Most of us live with neighbors a mere few feet above and below us and possibly even a few inches from side to side. It’s likely that at some point we’ve had noise issues, even though we tend to think of ourselves as the ‘disturbee’ rather than the ‘disturber.’ All multi-unit dwellings have established rules that boards and managers work hard to communicate to all residents, and enforce throughout the property.
“Our building requires that 80 percent of all apartment floors are covered with carpeting or area rugs,” says one East Side Board President. “If you choose to have exposed hardwood floors instead, owners can install foam or other sound insulating material between the underlayment and the flooring.”
Boards and managers need to be sure that all residents are aware of the house rules regarding noise. This includes sound abatement requirements as well as neighborly basics such as “quiet hours.” Many buildings request that noise levels from parties, music, television, etc. be kept to a minimum after 10 pm, for example.
Circulating a list of house rules periodically to all residents—including both unit owners and sublettors—is a wise idea. Informing residents of scheduled renovation work or other contracting jobs can also help minimize the impact of short-term noise from such projects. For example, if a building resident is planning to do redo their kitchen or install a new bathroom, let the neighbors know the expected dates of the work, so they will be aware that there will be some noise and inconvenience, but they’ll know that it won’t last too long. Or if the building or the City needs to do some sidewalk or street work out front, requiring jackhammers, let residents know what timeframe to expect. It’s easier to live with a noise problem if you know it’s temporary.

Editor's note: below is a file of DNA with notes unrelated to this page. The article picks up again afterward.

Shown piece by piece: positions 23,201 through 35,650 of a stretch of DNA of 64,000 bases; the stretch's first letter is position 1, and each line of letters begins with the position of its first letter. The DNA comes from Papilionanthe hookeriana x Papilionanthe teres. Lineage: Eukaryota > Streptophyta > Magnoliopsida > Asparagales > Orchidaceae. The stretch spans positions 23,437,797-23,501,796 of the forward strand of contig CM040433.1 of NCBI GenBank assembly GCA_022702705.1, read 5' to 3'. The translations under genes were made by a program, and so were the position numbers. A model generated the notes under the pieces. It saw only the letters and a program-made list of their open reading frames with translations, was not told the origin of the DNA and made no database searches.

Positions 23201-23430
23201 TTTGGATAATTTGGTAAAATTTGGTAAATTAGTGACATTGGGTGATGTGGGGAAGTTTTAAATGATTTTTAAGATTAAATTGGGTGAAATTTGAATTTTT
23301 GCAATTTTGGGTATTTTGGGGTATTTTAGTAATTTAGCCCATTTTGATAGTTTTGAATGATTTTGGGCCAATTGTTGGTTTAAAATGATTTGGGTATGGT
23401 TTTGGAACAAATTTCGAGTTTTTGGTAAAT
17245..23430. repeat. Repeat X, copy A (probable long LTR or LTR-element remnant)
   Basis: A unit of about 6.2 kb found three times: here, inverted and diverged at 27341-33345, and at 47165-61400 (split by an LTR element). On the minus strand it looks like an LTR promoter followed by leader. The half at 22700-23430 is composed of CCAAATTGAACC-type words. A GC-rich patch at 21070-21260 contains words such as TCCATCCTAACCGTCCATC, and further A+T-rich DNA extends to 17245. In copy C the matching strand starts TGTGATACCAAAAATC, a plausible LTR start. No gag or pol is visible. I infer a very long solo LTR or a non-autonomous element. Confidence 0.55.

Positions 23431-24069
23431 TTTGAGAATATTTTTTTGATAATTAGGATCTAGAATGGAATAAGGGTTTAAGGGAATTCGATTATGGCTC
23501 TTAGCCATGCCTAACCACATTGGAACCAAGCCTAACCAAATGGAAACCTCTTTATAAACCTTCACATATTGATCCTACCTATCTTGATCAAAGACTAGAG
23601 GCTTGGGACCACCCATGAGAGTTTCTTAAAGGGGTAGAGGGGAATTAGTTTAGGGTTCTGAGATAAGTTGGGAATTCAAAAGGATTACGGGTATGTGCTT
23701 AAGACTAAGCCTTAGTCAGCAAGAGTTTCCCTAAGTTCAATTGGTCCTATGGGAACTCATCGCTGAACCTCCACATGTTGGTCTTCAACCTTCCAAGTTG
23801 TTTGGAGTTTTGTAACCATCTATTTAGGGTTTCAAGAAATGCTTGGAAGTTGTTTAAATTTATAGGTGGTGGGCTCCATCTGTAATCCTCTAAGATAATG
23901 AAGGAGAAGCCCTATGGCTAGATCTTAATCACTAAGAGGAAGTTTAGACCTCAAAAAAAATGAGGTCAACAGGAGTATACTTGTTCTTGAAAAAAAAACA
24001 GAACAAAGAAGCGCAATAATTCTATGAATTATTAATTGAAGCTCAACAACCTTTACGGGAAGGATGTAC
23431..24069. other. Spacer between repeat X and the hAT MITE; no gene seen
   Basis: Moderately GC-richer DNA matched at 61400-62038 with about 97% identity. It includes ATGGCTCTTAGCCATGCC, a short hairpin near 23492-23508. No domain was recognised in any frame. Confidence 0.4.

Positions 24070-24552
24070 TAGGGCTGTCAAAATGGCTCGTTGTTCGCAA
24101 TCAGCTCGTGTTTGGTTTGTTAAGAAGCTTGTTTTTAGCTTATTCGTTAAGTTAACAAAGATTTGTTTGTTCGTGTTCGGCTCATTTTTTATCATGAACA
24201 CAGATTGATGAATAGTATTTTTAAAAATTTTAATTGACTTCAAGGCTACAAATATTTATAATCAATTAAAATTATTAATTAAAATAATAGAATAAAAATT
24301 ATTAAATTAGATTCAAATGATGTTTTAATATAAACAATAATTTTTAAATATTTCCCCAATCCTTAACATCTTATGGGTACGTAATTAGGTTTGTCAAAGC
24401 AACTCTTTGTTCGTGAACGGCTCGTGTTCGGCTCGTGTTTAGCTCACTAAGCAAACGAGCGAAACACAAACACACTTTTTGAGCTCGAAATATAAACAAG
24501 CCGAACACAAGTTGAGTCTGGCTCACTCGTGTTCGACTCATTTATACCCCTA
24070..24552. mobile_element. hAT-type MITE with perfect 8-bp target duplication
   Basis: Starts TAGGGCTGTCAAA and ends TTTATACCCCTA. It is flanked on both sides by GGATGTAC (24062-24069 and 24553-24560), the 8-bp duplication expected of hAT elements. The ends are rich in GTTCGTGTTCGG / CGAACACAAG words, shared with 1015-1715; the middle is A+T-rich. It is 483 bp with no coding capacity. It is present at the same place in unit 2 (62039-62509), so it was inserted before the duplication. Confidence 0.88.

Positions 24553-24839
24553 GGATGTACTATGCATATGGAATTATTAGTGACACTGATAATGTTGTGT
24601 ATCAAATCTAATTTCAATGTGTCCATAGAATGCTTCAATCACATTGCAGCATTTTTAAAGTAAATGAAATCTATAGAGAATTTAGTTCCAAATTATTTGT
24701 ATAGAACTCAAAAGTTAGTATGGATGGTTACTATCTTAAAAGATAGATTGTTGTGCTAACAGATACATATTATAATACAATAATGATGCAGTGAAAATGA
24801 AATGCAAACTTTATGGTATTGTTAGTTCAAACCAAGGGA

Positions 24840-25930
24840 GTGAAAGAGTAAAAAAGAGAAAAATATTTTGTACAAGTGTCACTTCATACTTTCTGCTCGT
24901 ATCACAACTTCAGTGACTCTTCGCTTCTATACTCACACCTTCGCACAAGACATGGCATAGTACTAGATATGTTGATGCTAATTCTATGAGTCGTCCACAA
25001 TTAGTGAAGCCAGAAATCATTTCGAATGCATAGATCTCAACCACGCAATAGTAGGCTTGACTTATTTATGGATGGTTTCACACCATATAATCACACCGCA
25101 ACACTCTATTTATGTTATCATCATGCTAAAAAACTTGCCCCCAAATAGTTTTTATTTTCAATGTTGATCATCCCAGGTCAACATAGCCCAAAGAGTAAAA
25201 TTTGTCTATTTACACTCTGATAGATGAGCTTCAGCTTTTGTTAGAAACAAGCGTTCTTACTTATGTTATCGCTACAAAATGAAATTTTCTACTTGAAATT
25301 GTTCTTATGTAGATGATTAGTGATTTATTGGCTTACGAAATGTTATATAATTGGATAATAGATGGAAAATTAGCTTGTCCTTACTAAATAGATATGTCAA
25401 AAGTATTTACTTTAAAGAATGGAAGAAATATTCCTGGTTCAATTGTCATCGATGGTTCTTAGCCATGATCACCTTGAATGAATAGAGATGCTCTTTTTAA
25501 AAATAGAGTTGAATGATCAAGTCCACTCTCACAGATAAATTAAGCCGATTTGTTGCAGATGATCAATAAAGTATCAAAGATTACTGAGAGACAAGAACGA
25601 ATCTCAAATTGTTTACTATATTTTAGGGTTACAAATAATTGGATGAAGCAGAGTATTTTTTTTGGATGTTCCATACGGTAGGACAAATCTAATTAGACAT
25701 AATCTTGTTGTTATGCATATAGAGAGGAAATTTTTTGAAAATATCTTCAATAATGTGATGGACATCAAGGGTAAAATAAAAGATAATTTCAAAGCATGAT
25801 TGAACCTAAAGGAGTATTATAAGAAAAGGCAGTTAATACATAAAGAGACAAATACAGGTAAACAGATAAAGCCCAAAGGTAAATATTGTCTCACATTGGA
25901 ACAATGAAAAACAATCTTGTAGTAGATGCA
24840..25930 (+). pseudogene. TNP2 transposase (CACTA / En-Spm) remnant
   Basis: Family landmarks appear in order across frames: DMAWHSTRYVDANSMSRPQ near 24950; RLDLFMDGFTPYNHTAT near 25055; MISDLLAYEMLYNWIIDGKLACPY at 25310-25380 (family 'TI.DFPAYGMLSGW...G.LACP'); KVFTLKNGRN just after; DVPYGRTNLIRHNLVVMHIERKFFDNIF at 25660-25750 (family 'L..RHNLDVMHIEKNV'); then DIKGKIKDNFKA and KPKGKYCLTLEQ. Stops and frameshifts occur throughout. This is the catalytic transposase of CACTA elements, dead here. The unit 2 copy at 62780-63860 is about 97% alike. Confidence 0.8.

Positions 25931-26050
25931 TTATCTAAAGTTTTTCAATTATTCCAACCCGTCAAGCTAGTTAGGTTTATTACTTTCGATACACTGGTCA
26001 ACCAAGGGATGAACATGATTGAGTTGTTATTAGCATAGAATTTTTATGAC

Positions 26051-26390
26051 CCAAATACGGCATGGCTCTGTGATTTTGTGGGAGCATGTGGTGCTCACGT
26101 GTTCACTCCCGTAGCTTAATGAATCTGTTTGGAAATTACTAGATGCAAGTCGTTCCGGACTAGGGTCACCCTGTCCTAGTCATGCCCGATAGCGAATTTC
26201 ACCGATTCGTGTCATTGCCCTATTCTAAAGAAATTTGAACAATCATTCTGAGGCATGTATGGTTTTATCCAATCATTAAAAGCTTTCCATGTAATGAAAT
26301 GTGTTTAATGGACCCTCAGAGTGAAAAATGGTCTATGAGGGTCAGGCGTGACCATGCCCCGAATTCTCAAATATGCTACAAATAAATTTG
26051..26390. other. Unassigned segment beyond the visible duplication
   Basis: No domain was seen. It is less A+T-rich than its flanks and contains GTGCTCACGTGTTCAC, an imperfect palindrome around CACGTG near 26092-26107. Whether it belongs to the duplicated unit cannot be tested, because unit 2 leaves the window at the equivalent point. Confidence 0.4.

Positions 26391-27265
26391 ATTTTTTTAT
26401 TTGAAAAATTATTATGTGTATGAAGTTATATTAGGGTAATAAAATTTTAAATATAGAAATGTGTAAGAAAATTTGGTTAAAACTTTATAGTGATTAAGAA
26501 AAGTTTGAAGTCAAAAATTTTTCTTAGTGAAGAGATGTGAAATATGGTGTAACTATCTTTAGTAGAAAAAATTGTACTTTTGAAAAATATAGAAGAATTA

By ensuring policies are disseminated to building residents and addressing noise complaints via a clear and open line of communication, managers and boards can minimize the sort of disturbances that upset people living in our properties.